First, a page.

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The Sunday Take

Reagan's first term offers measuring stick for Obama

President Ronald Reagan survived a deep recession, low approval ratings and an unfavorable midterm election to easily win reelection.
President Ronald Reagan survived a deep recession, low approval ratings and an unfavorable midterm election to easily win reelection. (Dennis Cook/associated Press)

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By Dan Balz
Washington Post Staff Writer
Sunday, August 22, 2010

Throughout this long year, President Obama's advisers have sometimes looked to Ronald Reagan for comparison and inspiration. If the Gipper could survive a deep recession, low approval ratings and an adverse midterm election in his first two years and win reelection handily two years later, then Obama could easily do the same, they reason.

Obama's presidency has looked like Reagan's in some broad ways. Both men succeeded unpopular presidents of the opposite party. Both offered big and bold plans -- Reagan with massive tax cuts, Obama with a massive stimulus package and national health care -- that set the country in a new direction. Reagan's goal was to shrink government. Obama's efforts have enlarged government.

Both presidents were forced by events that preceded their elections to contend with economies in serious trouble. Both saw the unemployment rate rise sharply during their first two years in office -- under Reagan, the rate hit 10.8 percent by November 1982 -- and both saw their approval ratings decline as the numbers of jobless grew.

For much of this year, Obama and his team have taken some solace from the fact that Reagan's approval ratings were even lower at comparable points in his presidency. That is no longer the case. In the past week, Obama has hit a new low in his approval rating, according to Gallup's daily tracking. It now stands at 42 percent, virtually identical to Reagan's in August 1982. (Both Bill Clinton and Jimmy Carter dipped below 40 percent during their second year in office.)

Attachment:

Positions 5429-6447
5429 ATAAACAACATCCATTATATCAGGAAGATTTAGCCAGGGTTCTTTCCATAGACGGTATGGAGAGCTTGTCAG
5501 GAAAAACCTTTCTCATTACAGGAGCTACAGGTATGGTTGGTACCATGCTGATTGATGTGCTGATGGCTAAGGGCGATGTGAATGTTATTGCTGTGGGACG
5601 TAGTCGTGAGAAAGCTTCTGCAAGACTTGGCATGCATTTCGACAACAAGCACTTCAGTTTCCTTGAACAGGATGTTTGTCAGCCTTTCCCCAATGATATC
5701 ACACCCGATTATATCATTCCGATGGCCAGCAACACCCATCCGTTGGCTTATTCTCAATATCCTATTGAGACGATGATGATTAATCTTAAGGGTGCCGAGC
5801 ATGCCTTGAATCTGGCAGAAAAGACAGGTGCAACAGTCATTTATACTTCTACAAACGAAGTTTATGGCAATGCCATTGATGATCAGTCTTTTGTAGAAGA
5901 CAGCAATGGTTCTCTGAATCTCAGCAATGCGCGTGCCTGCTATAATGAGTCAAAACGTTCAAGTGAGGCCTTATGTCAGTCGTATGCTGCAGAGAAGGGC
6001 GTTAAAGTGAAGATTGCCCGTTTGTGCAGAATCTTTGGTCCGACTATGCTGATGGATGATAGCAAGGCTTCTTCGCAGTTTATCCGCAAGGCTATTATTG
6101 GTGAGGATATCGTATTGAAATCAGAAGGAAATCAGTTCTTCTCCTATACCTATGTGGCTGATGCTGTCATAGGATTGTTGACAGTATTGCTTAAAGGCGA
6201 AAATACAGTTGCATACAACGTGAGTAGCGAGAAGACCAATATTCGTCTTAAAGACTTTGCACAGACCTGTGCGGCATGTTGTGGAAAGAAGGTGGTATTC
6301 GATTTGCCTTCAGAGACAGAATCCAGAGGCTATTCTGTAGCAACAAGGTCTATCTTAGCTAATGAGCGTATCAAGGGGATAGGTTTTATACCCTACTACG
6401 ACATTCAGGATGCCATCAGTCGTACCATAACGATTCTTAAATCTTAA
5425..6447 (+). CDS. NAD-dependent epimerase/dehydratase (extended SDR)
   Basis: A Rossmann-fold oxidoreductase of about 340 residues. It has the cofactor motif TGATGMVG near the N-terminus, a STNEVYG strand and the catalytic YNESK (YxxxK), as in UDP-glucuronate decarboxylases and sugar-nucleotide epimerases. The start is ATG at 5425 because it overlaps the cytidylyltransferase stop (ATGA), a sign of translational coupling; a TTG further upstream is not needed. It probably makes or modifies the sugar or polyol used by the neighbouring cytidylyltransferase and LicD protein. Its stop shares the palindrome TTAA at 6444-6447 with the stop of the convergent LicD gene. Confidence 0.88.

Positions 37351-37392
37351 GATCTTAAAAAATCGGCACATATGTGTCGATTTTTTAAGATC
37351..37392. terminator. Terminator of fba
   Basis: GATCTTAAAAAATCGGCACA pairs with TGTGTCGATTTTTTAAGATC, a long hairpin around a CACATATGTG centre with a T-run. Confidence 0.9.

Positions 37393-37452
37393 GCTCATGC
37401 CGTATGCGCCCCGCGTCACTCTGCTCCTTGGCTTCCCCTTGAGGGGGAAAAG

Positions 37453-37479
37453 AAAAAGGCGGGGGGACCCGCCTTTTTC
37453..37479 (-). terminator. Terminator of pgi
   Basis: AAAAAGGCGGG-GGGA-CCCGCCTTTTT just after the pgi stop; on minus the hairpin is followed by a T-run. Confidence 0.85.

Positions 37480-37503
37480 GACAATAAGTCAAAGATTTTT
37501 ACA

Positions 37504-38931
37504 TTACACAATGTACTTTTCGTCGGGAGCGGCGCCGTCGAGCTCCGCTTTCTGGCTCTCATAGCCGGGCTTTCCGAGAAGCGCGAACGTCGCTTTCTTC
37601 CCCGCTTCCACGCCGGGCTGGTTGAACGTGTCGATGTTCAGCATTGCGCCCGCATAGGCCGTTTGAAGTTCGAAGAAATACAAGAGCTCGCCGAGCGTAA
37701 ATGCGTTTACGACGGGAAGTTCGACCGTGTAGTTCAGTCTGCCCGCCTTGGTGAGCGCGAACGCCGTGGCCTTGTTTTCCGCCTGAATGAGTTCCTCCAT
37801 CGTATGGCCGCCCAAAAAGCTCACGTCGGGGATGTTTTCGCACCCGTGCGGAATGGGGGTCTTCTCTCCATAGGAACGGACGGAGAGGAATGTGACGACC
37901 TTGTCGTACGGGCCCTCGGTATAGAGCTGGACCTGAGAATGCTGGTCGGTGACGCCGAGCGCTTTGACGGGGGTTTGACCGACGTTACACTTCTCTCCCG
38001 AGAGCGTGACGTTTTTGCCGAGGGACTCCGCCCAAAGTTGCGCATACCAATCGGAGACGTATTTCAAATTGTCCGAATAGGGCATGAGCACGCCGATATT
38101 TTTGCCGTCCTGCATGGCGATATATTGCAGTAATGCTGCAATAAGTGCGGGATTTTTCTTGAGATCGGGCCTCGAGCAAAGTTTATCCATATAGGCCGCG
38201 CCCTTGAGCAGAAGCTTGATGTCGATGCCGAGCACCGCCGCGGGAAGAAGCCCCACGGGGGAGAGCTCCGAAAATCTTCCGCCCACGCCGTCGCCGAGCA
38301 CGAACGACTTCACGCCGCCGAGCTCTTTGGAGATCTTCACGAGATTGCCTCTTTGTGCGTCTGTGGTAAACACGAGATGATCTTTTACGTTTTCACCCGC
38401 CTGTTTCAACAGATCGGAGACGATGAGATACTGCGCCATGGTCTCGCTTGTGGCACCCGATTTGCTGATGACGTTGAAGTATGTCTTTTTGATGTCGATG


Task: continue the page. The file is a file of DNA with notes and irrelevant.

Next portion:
Republicans suffered significant losses in the House in Reagan's first midterm election, giving Democrats an even larger majority. Most Democrats are braced for a similarly bad night this November.

Vice President Biden told the Democratic National Committee on Friday that Democrats would retain their House and Senate majorities. "If it weren't illegal, I'd make book on it," he joked. Every independent projection, however, shows the House -- and possibly the Senate -- clearly in jeopardy at this point.

What then for Obama?

Alan Abramowitz, a political scientist at Emory University and author of "The Disappearing Center," said the most important thing to remember about a midterm election is that it indicates nothing about future elections.

"It doesn't predict either the next presidential election or the next congressional election," he said. "We won't really know what may happen in 2012 until we get into 2012."

Whatever the outcome in November, and whatever interpretation is placed on the results, the real question for Obama is what happens to the economy afterward. On that measure, comparisons with Reagan are discouraging for the current president.

The economy rebounded significantly during Reagan's third and fourth years in office. The unemployment rate declined, although not spectacularly. It was still at 8.3 percent in December 1983 and at 7.5 percent in August 1984 as the general election campaign was entering its final months.

More important, however, was the rise in gross domestic product, which experts say is a far more reliable political indicator. The U.S. economy experienced a growth surge in 1983 and 1984 that helped set the stage for Reagan's gauzy "Morning in America" ads and prepared the ground for his huge reelection victory.


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